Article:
Data Science

Your PRISE Universe, 2021, at Harvard University, Tuesday, August 3, 2021:
A discussion of visualization, glue, glupyter, the Path to Newton, and the Prediction Project, with the Harvard PRISE (Program for Research in Science and Engineering) students, summer 2021. (AKA "Distinguished Speaker Lecture")
Chilloquium , at (Online only), Tuesday, May 4, 2021:
A discussion with Harvard's Society of Physics Students (unscripted). The small number of slides that were used to guide the discussion are posted here to make the links  embedded in them available. 
Male student standing in Harvard Yard, trying to navigate using limited instructions

Students Navigate Harvard Yard to Understand the History of Prediction - and Uncertainty

April 1, 2021

Harvard Yard becomes an outdoor classroom for Professor Alyssa Goodman's Spring 2021 GenEd Prediction  class, as 14 pairs of students try to navigate to a designated location using limited information and their own tuition - then make predictions about their own success by reporting their "estimated uncertainty". 

How did they do?    ...

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Michelle Ntampaka, Camille Avestruz, Steven Boada, Joao Caldeira, Jessi Cisewski-Kehe, Rosanne Di Stefano, Cora Dvorkin, August E. Evrard, Arya Farahi, Doug Finkbeiner, Shy Genel, Alyssa Goodman, and alia. 2019. “The Role of Machine Learning in the Next Decade of Cosmology.” Bulletin of the American Astronomical Society, 51, 14. Publisher's VersionAbstract
In recent years, machine learning (ML) methods have remarkably improved how cosmologists can interpret data. The next decade will bring new opportunities for data-driven cosmological discovery, but will also present new challenges for adopting ML methodologies and understanding the results. ML could transform our field, but this transformation will require the astronomy community to both foster and promote interdisciplinary research endeavors.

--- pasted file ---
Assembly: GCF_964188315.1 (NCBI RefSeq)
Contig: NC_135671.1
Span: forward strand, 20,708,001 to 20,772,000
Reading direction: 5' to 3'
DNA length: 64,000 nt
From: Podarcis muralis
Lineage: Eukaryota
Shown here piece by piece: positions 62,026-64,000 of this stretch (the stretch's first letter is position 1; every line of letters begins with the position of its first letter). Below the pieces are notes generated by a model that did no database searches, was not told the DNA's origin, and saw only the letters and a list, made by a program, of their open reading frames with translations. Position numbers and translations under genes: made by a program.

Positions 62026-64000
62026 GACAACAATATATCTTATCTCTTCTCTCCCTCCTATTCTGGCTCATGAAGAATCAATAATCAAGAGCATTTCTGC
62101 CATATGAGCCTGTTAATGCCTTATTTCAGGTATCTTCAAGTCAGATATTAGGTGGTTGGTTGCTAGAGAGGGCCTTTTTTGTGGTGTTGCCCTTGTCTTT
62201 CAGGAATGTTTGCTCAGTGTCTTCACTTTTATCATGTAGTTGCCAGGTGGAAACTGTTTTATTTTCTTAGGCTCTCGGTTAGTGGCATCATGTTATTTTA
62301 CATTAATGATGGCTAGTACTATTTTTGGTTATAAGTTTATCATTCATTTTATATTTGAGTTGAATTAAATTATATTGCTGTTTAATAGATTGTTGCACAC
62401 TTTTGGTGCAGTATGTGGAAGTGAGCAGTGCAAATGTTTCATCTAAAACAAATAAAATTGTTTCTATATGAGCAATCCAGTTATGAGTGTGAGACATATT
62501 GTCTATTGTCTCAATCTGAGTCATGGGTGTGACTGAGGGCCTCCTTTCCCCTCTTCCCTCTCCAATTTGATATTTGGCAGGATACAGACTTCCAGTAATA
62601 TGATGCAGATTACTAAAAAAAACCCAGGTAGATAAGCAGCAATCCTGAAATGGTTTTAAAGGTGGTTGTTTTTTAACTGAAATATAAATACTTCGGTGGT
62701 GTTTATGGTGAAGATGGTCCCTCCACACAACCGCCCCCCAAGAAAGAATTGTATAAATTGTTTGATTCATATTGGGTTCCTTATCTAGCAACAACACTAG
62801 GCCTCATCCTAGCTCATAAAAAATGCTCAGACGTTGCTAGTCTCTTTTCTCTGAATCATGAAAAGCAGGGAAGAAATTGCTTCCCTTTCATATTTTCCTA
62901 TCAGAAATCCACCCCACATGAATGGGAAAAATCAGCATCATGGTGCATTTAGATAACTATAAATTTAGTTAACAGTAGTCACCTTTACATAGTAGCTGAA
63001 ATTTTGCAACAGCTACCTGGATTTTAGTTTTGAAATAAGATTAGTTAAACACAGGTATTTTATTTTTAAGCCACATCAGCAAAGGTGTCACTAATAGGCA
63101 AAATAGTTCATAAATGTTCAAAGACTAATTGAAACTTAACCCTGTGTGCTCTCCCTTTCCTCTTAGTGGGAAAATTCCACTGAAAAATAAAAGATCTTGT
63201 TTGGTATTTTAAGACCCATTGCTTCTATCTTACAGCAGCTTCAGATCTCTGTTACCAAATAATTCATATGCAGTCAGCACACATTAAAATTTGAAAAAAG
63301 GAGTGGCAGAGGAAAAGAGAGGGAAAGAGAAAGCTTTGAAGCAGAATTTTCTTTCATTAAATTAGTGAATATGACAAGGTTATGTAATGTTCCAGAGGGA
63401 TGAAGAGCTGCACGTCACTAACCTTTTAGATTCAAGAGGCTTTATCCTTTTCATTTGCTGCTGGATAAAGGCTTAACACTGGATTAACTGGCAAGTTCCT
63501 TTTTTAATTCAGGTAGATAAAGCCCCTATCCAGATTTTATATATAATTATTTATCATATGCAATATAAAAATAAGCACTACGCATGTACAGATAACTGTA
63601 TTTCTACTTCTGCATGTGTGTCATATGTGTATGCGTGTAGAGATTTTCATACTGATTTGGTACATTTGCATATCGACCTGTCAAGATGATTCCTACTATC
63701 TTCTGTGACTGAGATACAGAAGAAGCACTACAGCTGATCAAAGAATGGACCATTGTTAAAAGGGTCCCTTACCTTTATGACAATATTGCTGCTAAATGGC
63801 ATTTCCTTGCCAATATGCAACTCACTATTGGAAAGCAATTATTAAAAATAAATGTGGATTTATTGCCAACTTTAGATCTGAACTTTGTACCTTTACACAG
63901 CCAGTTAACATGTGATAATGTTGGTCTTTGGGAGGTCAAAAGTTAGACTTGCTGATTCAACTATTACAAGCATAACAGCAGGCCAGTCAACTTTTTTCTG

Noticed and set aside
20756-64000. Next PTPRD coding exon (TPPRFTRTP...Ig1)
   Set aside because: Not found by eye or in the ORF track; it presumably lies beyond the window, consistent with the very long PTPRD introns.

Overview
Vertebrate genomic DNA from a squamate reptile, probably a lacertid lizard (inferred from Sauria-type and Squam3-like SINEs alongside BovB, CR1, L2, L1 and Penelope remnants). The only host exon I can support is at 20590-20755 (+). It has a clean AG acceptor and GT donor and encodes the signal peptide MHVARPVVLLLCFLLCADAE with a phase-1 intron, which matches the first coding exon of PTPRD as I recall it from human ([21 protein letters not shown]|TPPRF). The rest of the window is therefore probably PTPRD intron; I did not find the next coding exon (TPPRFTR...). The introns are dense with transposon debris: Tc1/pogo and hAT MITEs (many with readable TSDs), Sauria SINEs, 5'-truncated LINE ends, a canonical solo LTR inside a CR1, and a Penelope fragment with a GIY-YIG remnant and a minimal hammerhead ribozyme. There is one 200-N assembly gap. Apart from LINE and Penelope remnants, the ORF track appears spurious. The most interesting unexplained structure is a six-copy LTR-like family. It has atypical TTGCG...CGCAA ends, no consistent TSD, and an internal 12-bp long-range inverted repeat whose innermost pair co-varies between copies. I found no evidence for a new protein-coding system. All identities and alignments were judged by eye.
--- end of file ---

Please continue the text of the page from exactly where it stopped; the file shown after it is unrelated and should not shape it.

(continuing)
Milky Way

Astronomy Magazine Talks to the Team Who Discovered the Radcliffe Wave

December 1, 2020


Astronomy Magazine talks to the team from Harvard’s Radcliffe Institute for Advanced Study and Harvard-Smithsonian Center for Astrophysics (CfA) about their serendipitous discovery of the Radcliffe Wave, a massive interconnected stream of stellar nurseries, molecular clouds, and supernovae that snakes through the Milky Way galaxy - and how history, art and science came together to enable this paradigm-changing discovery.  Read the full article ...

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glue-ing Together the Universe, at Microsoft New England Research Division, Cambridge, MA , Friday, March 6, 2020:

Astronomers have a long history of visualization. Going back only as far as Galileo, discoveries were made using sketches of celestial objects moving over time. Today, Astronomy inquiries can, and often do, make use of petabytes of data at once. Huge surveys are analyzed statistically to understand tiny fluctuations that hint at the fundamental nature of the Universe, and myriad data sets, from telescopes across the globe and in space are brought together to solve problems ranging from the nature of black holes to the structure of the Milky Way to the origins of planets like Earth. In...

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